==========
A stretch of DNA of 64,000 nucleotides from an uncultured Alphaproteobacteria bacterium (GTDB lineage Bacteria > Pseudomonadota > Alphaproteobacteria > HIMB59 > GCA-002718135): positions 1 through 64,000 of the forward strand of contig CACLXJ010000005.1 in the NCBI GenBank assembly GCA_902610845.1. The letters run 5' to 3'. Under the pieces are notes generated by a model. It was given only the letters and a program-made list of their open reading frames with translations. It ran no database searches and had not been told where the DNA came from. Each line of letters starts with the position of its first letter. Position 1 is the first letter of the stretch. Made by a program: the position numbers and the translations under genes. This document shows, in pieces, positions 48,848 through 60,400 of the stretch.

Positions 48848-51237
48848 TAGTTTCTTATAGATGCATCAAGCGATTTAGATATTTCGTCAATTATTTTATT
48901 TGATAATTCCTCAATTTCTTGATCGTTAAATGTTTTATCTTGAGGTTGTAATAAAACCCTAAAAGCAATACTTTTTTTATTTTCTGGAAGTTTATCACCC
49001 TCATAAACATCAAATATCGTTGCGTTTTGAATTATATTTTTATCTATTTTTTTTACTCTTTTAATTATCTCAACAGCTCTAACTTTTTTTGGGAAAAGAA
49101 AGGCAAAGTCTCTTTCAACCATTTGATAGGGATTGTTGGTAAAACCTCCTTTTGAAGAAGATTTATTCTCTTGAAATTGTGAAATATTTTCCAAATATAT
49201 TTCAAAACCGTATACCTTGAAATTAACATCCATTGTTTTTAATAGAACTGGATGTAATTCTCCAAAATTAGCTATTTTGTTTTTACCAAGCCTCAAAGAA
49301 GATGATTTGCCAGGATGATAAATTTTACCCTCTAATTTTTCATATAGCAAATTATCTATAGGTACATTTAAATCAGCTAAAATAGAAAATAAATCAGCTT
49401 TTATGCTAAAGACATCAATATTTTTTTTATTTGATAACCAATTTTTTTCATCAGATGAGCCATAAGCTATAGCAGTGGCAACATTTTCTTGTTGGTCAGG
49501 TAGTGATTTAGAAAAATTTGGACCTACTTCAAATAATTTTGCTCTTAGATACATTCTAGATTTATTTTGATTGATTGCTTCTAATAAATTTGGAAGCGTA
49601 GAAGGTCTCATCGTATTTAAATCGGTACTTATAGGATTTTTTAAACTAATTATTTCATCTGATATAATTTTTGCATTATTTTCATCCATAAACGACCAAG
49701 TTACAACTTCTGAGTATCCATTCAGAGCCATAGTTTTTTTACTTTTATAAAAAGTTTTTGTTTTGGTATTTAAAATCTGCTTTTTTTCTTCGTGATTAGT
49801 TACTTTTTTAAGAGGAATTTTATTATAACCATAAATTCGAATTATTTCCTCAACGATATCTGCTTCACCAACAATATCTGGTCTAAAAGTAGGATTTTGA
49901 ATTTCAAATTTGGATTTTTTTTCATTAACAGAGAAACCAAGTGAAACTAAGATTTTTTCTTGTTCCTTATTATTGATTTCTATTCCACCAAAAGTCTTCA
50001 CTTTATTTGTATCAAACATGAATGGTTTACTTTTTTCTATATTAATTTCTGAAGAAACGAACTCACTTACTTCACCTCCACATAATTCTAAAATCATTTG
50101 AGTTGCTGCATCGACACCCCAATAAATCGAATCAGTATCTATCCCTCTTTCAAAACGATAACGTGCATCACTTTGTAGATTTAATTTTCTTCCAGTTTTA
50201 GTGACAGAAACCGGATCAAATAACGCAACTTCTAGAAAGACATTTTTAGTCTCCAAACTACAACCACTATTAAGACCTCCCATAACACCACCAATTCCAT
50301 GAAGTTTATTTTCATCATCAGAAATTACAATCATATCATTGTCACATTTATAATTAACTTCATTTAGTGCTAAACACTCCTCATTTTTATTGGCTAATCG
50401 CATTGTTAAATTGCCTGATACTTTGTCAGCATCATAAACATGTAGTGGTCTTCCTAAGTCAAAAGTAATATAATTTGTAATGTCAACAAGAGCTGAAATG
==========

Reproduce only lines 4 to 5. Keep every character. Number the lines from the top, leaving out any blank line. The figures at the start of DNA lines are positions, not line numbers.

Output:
48901 TGATAATTCCTCAATTTCTTGATCGTTAAATGTTTTATCTTGAGGTTGTAATAAAACCCTAAAAGCAATACTTTTTTTATTTTCTGGAAGTTTATCACCC
49001 TCATAAACATCAAATATCGTTGCGTTTTGAATTATATTTTTATCTATTTTTTTTACTCTTTTAATTATCTCAACAGCTCTAACTTTTTTTGGGAAAAGAA